Not writing out all of the type signatures: it goes without saying that the impatient mind has very little truck with superfluous type signatures.
Now there are different ways this will manifest depending upon the kinds of programs you write, but I hope there is some familiarity about this, even if you have to adjust for your own contexts.
For beginners it is harder and they have less choice
Experienced Haskellers might create the conditions for incomprehensible errors as a result of work pressure but novice Haskellers don’t have the experience and knowledge to avoid these problems and are naturally stressed out, making it even harder to avoid the impatient state of mind.
Everyone should be on their knees!
However unpleasant the experience, it is really, really good to get feedback, that something is wrong, as early as possible, before bad habits have set in (for beginners) or (for developers in the field) the bad design has a chance to spread through the whole system poisoning other sub-systems and effecting end users, future maintainers, etc.
Dealing with frustration
These are some of the ways I have dealt with compiler surpises.
The first thing to do is to recognise what is happening, that the impatience is the source of the problem, kick back take an analytic approach. If you are under time pressure and structural mistakes have been made, ignoring those mistakes will not help in completing the task faster. Even when everything is generally sound a less reactive more analytical approach will provide a surer route to the source of the problem.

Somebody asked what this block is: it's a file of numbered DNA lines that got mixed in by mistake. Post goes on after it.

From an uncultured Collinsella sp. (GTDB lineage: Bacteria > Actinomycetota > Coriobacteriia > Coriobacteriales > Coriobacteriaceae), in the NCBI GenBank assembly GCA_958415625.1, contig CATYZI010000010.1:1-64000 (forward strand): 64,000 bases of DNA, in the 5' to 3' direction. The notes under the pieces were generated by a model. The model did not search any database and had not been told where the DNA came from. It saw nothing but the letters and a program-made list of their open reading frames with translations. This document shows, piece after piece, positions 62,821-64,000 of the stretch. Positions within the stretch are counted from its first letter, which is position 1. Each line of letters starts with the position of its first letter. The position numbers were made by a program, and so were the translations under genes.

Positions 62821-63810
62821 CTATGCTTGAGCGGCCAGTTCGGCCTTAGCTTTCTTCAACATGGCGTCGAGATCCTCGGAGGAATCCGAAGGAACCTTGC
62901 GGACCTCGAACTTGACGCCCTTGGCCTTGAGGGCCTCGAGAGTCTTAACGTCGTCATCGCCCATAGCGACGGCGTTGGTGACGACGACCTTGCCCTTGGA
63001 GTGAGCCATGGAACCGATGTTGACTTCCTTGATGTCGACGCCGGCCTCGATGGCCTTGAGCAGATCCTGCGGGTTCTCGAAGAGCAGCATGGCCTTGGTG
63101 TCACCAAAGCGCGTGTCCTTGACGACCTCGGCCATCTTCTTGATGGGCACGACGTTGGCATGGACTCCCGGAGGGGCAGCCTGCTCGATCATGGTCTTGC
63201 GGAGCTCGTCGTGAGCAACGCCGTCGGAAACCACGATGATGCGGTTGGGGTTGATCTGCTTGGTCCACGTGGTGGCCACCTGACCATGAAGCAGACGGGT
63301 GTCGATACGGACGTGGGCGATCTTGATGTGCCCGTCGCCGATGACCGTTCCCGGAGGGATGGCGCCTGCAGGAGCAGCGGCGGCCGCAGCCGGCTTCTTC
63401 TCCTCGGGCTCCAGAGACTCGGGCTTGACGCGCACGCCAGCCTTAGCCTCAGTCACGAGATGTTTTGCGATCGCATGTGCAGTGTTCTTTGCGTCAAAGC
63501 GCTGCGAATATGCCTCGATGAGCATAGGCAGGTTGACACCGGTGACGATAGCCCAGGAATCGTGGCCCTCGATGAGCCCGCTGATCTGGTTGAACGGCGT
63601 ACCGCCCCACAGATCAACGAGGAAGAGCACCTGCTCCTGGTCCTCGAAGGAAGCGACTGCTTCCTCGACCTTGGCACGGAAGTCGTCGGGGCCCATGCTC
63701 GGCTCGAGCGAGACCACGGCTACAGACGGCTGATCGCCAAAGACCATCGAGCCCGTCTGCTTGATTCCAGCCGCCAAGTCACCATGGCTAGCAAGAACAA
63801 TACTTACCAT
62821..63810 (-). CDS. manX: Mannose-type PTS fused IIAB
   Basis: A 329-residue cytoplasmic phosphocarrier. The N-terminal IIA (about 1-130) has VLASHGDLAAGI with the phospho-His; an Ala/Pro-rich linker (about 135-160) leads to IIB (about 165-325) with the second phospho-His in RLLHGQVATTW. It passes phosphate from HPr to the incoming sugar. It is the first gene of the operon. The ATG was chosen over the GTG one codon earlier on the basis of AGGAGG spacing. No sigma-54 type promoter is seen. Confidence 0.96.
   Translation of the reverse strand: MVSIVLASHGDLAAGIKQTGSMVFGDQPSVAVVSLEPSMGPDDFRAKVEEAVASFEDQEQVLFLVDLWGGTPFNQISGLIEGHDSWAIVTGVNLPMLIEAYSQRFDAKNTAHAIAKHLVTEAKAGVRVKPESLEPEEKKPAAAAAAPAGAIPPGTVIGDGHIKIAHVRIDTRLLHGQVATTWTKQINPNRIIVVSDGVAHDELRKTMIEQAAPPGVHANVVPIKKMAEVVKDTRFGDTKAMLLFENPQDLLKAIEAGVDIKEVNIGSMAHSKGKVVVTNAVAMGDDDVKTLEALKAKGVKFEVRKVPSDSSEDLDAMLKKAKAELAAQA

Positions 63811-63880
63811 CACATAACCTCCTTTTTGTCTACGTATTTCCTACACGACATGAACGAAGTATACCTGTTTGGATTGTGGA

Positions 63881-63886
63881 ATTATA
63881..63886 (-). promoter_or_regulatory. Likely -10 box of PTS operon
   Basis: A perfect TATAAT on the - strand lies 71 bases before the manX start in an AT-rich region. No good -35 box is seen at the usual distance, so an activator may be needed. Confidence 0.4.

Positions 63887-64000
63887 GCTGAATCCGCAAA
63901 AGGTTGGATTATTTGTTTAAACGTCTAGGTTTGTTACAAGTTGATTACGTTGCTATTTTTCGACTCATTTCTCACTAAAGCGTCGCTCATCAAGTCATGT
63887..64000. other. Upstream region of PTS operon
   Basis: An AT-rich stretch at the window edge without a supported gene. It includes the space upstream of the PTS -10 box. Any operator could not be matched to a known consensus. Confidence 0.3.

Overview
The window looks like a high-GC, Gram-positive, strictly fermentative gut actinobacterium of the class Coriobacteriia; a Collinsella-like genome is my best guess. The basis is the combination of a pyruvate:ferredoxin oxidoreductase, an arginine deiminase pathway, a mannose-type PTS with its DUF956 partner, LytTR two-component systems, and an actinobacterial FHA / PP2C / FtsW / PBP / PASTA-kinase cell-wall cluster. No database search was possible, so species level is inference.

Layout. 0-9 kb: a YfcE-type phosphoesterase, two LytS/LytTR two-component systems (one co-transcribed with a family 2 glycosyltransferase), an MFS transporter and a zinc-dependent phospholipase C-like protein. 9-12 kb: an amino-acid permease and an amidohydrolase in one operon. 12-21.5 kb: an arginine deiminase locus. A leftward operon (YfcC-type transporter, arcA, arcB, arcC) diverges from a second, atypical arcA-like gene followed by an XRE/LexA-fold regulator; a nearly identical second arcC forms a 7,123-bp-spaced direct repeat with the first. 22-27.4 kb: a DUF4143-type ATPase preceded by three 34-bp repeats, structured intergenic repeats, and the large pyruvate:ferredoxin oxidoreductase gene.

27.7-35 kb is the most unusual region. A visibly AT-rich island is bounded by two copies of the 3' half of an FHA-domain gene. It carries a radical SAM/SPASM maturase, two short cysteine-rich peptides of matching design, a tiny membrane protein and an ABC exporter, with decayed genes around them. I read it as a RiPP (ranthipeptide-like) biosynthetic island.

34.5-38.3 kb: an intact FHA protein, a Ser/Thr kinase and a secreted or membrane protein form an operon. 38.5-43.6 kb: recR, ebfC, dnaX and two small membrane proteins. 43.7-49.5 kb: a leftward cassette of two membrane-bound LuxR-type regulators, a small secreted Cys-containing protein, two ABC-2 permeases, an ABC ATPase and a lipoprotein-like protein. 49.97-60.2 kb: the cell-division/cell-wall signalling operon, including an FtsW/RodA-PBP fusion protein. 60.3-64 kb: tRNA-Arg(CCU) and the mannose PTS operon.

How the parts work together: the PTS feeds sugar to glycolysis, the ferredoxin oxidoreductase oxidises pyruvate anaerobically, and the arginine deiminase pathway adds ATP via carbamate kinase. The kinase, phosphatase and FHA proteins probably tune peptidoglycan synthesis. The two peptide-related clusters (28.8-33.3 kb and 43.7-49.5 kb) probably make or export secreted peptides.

Review the component that is causing the trouble — have corners been cut? If so what can be reasonably done in the time available to reach a better compromise between pragmatism and (good) principles? Are all the technologies (e.g., packages, language extensions) thoroughly understood? Are there references, articles or similar examples that can help?
Are there large constructions with mysterious interiors — large complicated function definitions or expressions in which the types of major sub-components are not specified?
When a review or rebuild is not appropriate it is a good idea to start swapping out components and replacing them with stubs with type signatures, until the source of the problem becomes apparent.
Most valuable, of course, is to gain insight into what has led to break down and so avoid it in the future.
I really do find that when I am not pushing the envelope and writing solid code in a progressive fashion (be it bottom-up, top-down, middle-out or whatever), drip feeding the emerging type-signature-laden code into the compiler, I encounter very few surprises from the type checker.
Of course these techniques will be familiar to all developers, including developers working with non-statically typed languages, because they are the techniques all developers use to deal with surprising program behaviour, so we should not be amazed at their salience where type-level programming is involved. To have your flow unexpectedly disrupted by the compiler can be difficult to take — at whatever level — but really it is quite marvellous that all of this is taking place so early in the development cycle.
Haskellers might have been fearing these type error frustrations but maybe they could be guarding our deepest treasure.
(But, of course, it is important to continue improving Haskell error diagnostics.)
Got an issue with any of this? Please share or drop me a line (see below).